Welcome to Friday Food For Thought, the weekend conversation starter. Each week, this article presents a topic for debate. Whether in the comments section, on the golf course, or around the weekend game table, the goal is to provide enough background that either side could be a winner. In order to facilitate the discourse, a suggested beverage pairing is also included. So speak up, mix it up, and drink up.
On Wednesday, five former basketball players from the University of Louisville filed suit against the NCAA for reinstatement of the 2013 National Championship, Luke Hancock’s 2013 Most Outstanding Player Award, and numerous other individual awards. The full complaint can be found here.
Count VI of the complaint is a Trespass to Chattels claim, which is essentially an allegation that the NCAA physically interfered with the plaintiffs’ property. Here is the interesting part; the complaint alleges that “The property that Plaintiffs possessed were wins, championships and individual awards . . .” Putting aside the trophies, rings, plaques or other tangible awards that were won, can the wins and the championship itself be considered property? Is there any real monetary value that is associated with a win? This is a great topic for debate so let’s get to it.
Side Note: I am also very intrigued by the argument in the complaint that the NCAA can not strip Hancock of the MOP award unless it specifically found that he took impermissible benefits (as opposed to the program in general). Assuming that the wins are vacated, this would mean that Hancock would retain the MOP award for a tournament that his team never officially participated in. Perhaps an argument for another day.
There is a lot value in wins. Look at the difference in salaries, endorsements, and overall compensation for coaches with a tons of wins and coaches without. Certainly the victory total is not the sole means of evaluating the performance of a coach, but it is an important factor. Its the reason why replacing Roy Williams sometime in the very distant future with a losing record coach is such a foreign concept.
In reality, wins are simply a recorded outcome of an event. Many employees are valued for the totality of their outcomes. A college degree is the culmination of a series of events that results in a documented outcome. The only tangible results are a diploma and a transcript. The fact that you can’t sell your degree to someone else, however, does not eliminate the incredible monetary value that it provides to the owner. Take away the degree and suddenly the individual is less valuable in the workplace. The same is certainly true for coaches and potentially for players with respect to their career record.
If there is intrinsic value to having wins, then they are a form of property.
For some fans, this concept is crystallized when it comes to betting against one’s favorite team. This is more than just individual game betting, it also occurs when filling out a bracket and picking against the Heels. When the game is over, there is sorrow in the loss but a sense of relief that there was some monetary gain. That relief has a value. If winning a bet can offset the pain of not winning the game, then you have put a price on the win.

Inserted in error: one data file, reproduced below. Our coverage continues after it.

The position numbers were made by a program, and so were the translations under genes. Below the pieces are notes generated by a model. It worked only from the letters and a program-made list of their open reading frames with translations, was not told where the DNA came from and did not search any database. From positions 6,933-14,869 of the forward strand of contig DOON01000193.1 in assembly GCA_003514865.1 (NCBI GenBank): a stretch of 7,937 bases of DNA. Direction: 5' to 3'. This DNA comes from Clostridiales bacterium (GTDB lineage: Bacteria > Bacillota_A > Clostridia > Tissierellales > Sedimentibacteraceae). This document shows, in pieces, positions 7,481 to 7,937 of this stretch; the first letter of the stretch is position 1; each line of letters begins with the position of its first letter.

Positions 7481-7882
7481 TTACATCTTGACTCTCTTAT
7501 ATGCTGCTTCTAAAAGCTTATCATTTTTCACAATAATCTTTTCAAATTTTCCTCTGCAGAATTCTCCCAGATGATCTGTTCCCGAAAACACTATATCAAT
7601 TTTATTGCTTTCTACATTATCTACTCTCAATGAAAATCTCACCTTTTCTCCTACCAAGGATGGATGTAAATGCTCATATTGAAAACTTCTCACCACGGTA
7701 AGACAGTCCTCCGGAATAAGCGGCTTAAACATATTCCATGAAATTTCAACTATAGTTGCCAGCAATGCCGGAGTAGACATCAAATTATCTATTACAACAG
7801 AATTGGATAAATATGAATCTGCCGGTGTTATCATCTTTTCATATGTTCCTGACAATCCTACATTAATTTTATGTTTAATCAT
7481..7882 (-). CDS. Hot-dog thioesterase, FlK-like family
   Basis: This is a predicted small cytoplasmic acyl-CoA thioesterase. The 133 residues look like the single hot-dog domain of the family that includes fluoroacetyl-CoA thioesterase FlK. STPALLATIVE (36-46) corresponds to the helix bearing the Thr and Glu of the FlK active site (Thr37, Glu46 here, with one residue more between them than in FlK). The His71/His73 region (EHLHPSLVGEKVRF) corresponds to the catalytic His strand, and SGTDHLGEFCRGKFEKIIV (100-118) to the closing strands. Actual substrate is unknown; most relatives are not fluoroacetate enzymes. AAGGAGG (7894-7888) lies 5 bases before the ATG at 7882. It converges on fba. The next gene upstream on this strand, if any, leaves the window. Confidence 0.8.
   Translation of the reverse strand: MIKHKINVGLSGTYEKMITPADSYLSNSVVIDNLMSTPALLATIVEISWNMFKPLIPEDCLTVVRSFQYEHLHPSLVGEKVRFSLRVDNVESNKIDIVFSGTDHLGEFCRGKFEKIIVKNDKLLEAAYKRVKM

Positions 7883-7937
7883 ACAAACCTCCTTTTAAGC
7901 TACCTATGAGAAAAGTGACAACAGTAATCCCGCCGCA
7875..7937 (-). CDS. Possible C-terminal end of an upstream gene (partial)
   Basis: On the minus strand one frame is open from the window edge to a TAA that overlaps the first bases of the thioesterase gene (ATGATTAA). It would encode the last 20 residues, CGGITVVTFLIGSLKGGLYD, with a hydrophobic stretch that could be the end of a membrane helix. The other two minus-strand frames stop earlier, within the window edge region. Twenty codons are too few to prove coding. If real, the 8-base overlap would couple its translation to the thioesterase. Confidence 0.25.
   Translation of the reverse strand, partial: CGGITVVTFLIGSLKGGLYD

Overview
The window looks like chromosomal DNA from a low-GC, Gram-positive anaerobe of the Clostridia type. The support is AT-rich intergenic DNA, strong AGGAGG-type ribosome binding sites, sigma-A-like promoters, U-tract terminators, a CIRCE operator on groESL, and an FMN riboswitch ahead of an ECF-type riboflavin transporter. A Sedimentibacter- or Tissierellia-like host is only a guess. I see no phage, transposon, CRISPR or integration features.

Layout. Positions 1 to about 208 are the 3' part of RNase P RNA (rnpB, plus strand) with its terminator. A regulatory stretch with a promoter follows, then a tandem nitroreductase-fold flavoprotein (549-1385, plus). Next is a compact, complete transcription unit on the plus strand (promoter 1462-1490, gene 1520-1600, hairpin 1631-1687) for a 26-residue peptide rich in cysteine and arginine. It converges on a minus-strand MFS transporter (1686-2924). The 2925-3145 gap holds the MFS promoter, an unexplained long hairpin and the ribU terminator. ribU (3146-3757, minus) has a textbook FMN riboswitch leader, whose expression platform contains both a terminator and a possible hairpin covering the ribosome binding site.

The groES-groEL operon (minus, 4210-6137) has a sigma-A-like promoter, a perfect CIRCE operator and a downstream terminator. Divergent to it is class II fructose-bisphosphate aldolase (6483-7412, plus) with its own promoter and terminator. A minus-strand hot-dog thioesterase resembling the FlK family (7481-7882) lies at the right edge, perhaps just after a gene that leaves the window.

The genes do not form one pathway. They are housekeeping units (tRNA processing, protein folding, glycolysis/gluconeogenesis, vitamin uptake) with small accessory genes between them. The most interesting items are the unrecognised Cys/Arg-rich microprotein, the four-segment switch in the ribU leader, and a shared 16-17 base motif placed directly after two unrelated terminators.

Wins are valuable from an emotional perspective. Some wins, like those from championship games, provide a lifetime of enjoyment that few material items can match. They are, however, much like memories of one’s last vacation – they mean a lot to you but very little to anyone else.
Take Louisville’s March 31, 2013 Elite Eight game against Duke, which was a rematch from a Duke victory in the Battle 4 Atlantis. The Cardinals prevailed with an impressive 22-point victory despite Kevin Ware’s gruesome injury. How much money would a Blue Devil fan pay for that victory? How much would a Carolina fan pay for the 2016 National Championship game victory? Of course, victories aren’t even awarded as a result of sanctions. They are only vacated and the losing team is still left with the loss (yes, technically, those games have a forfeit so only one team showed up – and it lost).
There are lots of things that have value to us individually but that are not property. No one can buy the love that I have for my family. The Redskins can not buy the championship from the Eagles. A coach cannot buy more wins from another coach to become more valuable. Some things just can’t be sold and therefore are not property.
In need of encouragement to debate – I was introduced last week to a mischievous concoction called Ole Smoky Salty Caramel Whiskey. Made in Gatlinburg, Tennessee, this 60 proof liquor has a great flavor to cut a boring night of beers or provide a little fun kick for a weekend party. No need to mix this stuff, just grab a couple of shot glasses and a couple of friends.
Can debate without assistance – Its time to step up the game on the non-alcohol side. I like the quick espresso made from the French Roast K-cup on the 4 ounce setting. Use only a little raw sugar. Milk, cream, or regular sugar ruin an espresso. Do one or two of these little beauties and then start a debate that will last all night.